Secondary breast cancer: Chemo Brain Blues

Ismena Clout
chemotherapy getty blogs 225x300 Secondary breast cancer: Chemo Brain Blues

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Living with secondary breast cancer means there is a certain inevitability to having chemotherapy multiple times. Chemotherapy can be a real double edged sword; good as it really can work well and give you more of that most precious of things… time, but bad because each time it makes you feel more ill than you did before.

Chemo does rock and so far has been good for me but it’s no walk in the park. It can leave you feeling much more rotten. Back in 2010 when I was diagnosed with breast cancer metastases in my liver, bones and lungs I wasn’t feeling all that ill, perhaps a bit off and run down but not as ill as my scans were showing me to be. Then I had eight rounds of Taxotere and then I really felt ill!  But actually it was saving my life.

During that chemo I felt very flu like; utterly exhausted, my fingers hurt and I couldn’t sleep well but overall I did well compared to other patients. There is one side effect though that is a bit more elusive, some oncologists have even suggested it doesn’t exist. For me it’s one of the harder to live with… the effect chemo has on your brain.

Chemo Brain is the slang term used for this and it’s deeply frustrating.  For me I can never remember the name of things and find myself in business meetings grappling for the name of an organisation or piece of equipment, belying my years of experience and making me look stupid. There is also a more general effect of a complete lack of motivation and concentration, doing any work very hard and spending time watching telly instead, so very easy!

One oncologist was very dismissive to me about chemo brain, so you can imagine my delight when my stepmom told me about a radio show she listened to where they talked about a study into Chemo Brain and that it really does exist… cue a little happy jig that it wasn’t all in my head! The story  is here.

125 women in the USA had PET scans before chemo and six months after. The scans after showed decreased blood flow to key areas of the brain, these areas are responsible for memory, attention, planning and prioritising… wow, that for me makes so much sense!  This means I can stop beating myself up for not doing the 50,000 tasks on my to-do list and give myself a break about it.  It explains why I look at the to-do list and can’t work out what I’m meant to do first!

This news also validates the scale I use for my attention span. As I’m a telly addict I describe myself and my attention span in terms of being from Mastermind (I’m NEVER that) to TOWIE (I’m only this after major surgery) and I’d say right now I’m about The Apprentice.  It’s a great scale as it can be used to demonstrate mental health as well as attention, for example: Eastenders (depressed), The Biggest Loser (hopeful) or Miranda (happy).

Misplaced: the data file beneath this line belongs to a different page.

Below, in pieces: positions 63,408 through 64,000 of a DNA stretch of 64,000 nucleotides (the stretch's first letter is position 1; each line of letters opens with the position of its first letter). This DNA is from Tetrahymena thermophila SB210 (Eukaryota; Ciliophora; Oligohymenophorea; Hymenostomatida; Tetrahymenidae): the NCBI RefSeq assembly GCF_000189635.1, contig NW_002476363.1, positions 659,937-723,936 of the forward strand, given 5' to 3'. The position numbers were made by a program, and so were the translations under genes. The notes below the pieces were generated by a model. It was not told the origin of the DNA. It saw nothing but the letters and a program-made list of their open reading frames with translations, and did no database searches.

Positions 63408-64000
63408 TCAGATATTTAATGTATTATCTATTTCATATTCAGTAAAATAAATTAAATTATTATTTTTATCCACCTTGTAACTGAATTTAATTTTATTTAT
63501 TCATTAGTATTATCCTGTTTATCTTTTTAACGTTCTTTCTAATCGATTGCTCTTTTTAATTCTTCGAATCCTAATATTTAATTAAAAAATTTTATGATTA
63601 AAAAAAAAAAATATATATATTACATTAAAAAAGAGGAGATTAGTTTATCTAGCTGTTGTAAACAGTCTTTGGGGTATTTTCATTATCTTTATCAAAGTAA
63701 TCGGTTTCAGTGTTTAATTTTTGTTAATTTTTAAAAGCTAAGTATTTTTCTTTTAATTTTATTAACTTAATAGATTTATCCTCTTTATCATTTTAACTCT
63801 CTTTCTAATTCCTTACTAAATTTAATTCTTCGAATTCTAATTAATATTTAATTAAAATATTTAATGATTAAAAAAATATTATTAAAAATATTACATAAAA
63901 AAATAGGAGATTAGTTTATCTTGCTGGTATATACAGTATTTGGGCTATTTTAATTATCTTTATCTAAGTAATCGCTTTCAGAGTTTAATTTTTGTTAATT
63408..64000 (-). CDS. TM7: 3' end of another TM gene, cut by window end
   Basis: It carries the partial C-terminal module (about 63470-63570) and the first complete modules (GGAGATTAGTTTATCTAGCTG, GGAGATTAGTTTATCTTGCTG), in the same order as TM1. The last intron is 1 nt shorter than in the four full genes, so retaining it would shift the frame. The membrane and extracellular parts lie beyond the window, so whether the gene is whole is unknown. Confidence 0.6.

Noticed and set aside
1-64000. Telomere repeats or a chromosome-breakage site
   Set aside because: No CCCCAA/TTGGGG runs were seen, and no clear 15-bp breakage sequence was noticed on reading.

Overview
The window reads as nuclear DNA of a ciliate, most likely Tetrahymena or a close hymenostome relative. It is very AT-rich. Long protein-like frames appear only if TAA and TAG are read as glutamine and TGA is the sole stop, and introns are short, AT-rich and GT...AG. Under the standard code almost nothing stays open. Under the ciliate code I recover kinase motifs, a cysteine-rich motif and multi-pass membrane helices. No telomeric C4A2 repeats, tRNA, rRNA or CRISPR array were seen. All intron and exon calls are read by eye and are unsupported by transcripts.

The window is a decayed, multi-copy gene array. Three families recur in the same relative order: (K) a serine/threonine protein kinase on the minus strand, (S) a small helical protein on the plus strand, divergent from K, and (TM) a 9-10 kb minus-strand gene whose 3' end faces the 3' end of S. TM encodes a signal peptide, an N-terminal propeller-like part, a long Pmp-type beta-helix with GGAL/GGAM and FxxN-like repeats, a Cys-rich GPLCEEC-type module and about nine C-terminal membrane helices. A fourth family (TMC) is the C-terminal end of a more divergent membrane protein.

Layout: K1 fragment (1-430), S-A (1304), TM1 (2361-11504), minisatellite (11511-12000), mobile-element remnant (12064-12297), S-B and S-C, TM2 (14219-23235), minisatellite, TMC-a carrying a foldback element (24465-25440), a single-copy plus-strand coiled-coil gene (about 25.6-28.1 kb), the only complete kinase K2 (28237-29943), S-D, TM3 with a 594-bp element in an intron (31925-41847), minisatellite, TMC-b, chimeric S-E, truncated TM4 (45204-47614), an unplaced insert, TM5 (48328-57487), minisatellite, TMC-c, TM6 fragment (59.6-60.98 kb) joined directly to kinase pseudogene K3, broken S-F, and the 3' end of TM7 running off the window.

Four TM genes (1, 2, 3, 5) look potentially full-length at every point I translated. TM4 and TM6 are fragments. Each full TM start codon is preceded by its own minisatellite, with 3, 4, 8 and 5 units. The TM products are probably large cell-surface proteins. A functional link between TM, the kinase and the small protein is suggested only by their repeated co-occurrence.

The study was on ladies who had just one round of chemo and showed effects lasting up to two years, but over time the brain healed itself and chemo brain wasn’t permanent.  I do wonder though what this means for us ladies who have had multiple chemos in spaces of less than two years… I know that in the last month since being on chemo number three (and second in the last two years) I seem to have forgotten big chunks of my life.  Are they gone because frankly right now I don’t have the space for it, because the chemo drug is doing its stuff or are they gone forever?  Who knows, but right now it’s a bit of solace knowing there is science behind why I’m a bit of a shadow of my best self.

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  • king Arthur USA

    chemo and radio is a poison and it has been well documented about chemo brain

  • Tom58

    chemo brain has reduced my quality of life a thousand

  • Linda Gillard

    Thanks for your wonderful blogs. Chemo brain certainly isn’t affecting your writing brain! (Or maybe it just takes much longer to produce a piece?) My last Taxotere (Docetaxel) was in Sept and I’m still reeling from the after-effects, both mental & physical. I’m a writer and after a year off, I’m finding it really hard to remember my real life, let alone my fictional characters’. It’s very, very hard to endure, but I don’t think chemo ever seriously damaged my sense of humour – not for long. It got blacker, at times savage, but even that provided a light in the darkness. As did your TV ratings. Ah, MASTERMIND… One day maybe.

    Stay well.

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